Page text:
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Offshore Wind Industry Warns Against Taranaki Seabed Mining

A damning briefing paper released by a group of offshore wind developers warns that if Trans Tasman Resources gets the go-ahead to mine the seabed of the South Taranaki Bight, it would spell the end of New Zealand’s chance to embrace offshore wind energy.

The briefing sent to Government ministers clearly outlines how offshore wind farms-which could play a key role in securing future energy supplies-are fundamentally incompatible with seabed mining in the South Taranaki Bight.

Greenpeace seabed mining campaigner Juressa Lee says, "Prime Minister Luxon has vainly tried to greenwash his government’s reckless fast-track approvals bill by saying it will support the roll-out of renewables. Well, here we have the offshore wind industry warning that fast-tracking seabed mining in the South Taranaki Bight would actually block an entire renewable energy industry.

"This should be the nail in the coffin for seabed mining here in Aotearoa. We’re in a climate crisis, and embracing new renewable energy generation is critical. TTR’s destructive seabed mining project has already been rejected by iwi and hapū, environmental experts, local community groups, surfers, the fishing industry, and the local council."

Trans Tasman Resources has been seeking to mine 50 million tons of sand every year in the South Taranaki Bight for 35 years. For over a decade, it has faced stiff opposition from marine experts, local iwi, community, and environmental groups.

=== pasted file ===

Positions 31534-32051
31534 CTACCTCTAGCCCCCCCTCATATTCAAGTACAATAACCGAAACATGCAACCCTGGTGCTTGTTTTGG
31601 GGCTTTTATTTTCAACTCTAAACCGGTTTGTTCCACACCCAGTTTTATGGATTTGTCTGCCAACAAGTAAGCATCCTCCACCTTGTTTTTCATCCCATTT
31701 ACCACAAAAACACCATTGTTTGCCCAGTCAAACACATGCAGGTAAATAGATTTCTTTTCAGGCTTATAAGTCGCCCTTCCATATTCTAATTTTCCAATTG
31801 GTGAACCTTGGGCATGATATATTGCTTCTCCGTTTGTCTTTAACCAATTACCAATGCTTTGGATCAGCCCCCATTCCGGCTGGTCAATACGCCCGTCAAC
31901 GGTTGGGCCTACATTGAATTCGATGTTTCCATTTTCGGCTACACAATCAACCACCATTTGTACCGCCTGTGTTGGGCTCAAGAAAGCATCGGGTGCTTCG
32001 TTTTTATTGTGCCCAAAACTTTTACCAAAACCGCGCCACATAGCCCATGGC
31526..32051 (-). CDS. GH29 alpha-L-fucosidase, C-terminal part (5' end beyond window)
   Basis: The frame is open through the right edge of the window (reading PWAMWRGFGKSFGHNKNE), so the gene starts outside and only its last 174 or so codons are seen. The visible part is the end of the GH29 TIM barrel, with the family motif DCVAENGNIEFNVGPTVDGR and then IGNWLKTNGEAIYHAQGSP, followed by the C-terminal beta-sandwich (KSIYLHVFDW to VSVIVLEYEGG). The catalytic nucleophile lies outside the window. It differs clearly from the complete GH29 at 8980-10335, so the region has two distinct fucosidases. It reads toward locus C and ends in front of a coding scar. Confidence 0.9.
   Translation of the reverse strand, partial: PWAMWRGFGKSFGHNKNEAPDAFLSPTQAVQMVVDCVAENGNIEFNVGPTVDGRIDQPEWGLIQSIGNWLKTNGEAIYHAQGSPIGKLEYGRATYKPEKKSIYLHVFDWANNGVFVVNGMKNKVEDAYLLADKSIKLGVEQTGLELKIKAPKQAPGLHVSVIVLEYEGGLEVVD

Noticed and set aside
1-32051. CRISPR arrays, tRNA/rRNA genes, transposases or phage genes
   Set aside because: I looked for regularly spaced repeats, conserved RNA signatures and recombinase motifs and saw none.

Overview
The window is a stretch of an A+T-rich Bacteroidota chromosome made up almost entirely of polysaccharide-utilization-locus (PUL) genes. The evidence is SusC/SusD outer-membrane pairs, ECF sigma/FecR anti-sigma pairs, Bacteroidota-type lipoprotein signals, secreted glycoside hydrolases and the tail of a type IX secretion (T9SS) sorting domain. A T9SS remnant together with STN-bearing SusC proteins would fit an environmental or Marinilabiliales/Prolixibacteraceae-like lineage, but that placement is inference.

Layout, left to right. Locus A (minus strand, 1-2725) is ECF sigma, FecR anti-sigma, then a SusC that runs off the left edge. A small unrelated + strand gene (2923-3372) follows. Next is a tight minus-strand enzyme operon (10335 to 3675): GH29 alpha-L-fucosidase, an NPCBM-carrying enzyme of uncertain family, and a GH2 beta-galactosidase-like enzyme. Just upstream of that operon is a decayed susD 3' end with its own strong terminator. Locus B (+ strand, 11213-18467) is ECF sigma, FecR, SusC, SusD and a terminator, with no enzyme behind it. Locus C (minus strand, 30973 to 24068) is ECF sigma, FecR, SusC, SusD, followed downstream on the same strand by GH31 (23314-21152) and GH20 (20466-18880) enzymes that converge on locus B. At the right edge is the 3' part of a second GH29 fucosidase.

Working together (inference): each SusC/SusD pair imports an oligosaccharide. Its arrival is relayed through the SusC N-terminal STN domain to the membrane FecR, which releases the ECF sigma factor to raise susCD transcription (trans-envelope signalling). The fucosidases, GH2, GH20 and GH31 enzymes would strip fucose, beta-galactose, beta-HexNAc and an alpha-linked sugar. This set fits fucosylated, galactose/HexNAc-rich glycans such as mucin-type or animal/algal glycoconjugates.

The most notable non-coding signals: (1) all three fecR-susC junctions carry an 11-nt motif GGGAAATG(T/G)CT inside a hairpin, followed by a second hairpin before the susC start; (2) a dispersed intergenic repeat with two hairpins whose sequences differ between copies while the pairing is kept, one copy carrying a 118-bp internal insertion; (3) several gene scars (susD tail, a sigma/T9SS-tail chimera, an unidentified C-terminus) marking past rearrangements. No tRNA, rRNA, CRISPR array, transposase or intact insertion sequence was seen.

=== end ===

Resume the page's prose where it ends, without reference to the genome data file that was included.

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Since initially getting consent in 2017, TTR has had that consent quashed by three courts, with the Supreme Court finally sending it back to the EPA, requiring the company to prove it will cause no material harm.

TTR pulled out of that EPA hearing in March this year, soon after the fast-track bill was announced and then confirmed that they had been invited by the coalition government to apply to have their seabed mining project fast-tracked.

The briefing paper confirms what opponents of TTR’s seabed mining plans have warned for years: that seabed mining will significantly disrupt the seafloor - up to a depth of 11 metres and would mean an offshore wind electricity generation industry could not be established if seabed mining was underway.

Lee says, "Nobody wants to see an open cast mine on the seafloor in the middle of rare blue whale habitat, but the fast-track approvals bill would allow this to happen, despite near-unanimous opposition.

"This perverse situation highlights just how wildly problematic the fast-track bill is, and why so many people are so adamantly opposed to it.

"The fast-track bill needs to go in the bin immediately, and we encourage anyone who agrees with that to come out on the streets with us and march for nature on Saturday 8th June in Auckland."

A protest march against the fast-track bill is being organised by Greenpeace, Kiwis Against Seabed Mining, Forest & Bird, WWF, Communities Against the Fast Track and others for Saturday, 8 June, starting at Aotea Square on Queen Street at 1 pm.

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